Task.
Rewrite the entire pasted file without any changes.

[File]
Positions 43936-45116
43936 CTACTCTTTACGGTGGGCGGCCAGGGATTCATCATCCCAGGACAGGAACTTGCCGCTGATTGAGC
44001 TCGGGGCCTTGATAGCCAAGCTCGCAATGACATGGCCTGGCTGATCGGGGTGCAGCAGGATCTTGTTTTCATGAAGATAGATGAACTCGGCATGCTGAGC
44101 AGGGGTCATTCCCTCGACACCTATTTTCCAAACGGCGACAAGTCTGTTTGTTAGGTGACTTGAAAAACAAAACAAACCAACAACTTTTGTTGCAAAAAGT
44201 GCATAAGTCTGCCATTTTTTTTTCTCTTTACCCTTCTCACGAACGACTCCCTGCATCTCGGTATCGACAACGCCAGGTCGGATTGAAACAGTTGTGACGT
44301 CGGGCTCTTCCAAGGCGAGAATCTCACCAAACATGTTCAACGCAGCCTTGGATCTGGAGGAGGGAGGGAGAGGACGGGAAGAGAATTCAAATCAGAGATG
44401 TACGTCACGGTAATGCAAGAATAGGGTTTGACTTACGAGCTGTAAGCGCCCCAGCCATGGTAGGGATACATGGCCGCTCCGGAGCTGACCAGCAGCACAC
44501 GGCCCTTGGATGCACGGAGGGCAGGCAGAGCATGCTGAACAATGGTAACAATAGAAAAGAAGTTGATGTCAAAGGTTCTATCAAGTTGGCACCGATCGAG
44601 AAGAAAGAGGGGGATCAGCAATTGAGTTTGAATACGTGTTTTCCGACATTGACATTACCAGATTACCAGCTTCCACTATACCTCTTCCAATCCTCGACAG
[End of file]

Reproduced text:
Positions 43936-45116
43936 CTACTCTTTACGGTGGGCGGCCAGGGATTCATCATCCCAGGACAGGAACTTGCCGCTGATTGAGC
44001 TCGGGGCCTTGATAGCCAAGCTCGCAATGACATGGCCTGGCTGATCGGGGTGCAGCAGGATCTTGTTTTCATGAAGATAGATGAACTCGGCATGCTGAGC
44101 AGGGGTCATTCCCTCGACACCTATTTTCCAAACGGCGACAAGTCTGTTTGTTAGGTGACTTGAAAAACAAAACAAACCAACAACTTTTGTTGCAAAAAGT
44201 GCATAAGTCTGCCATTTTTTTTTCTCTTTACCCTTCTCACGAACGACTCCCTGCATCTCGGTATCGACAACGCCAGGTCGGATTGAAACAGTTGTGACGT
44301 CGGGCTCTTCCAAGGCGAGAATCTCACCAAACATGTTCAACGCAGCCTTGGATCTGGAGGAGGGAGGGAGAGGACGGGAAGAGAATTCAAATCAGAGATG
44401 TACGTCACGGTAATGCAAGAATAGGGTTTGACTTACGAGCTGTAAGCGCCCCAGCCATGGTAGGGATACATGGCCGCTCCGGAGCTGACCAGCAGCACAC
44501 GGCCCTTGGATGCACGGAGGGCAGGCAGAGCATGCTGAACAATGGTAACAATAGAAAAGAAGTTGATGTCAAAGGTTCTATCAAGTTGGCACCGATCGAG
44601 AAGAAAGAGGGGGATCAGCAATTGAGTTTGAATACGTGTTTTCCGACATTGACATTACCAGATTACCAGCTTCCACTATACCTCTTCCAATCCTCGACAG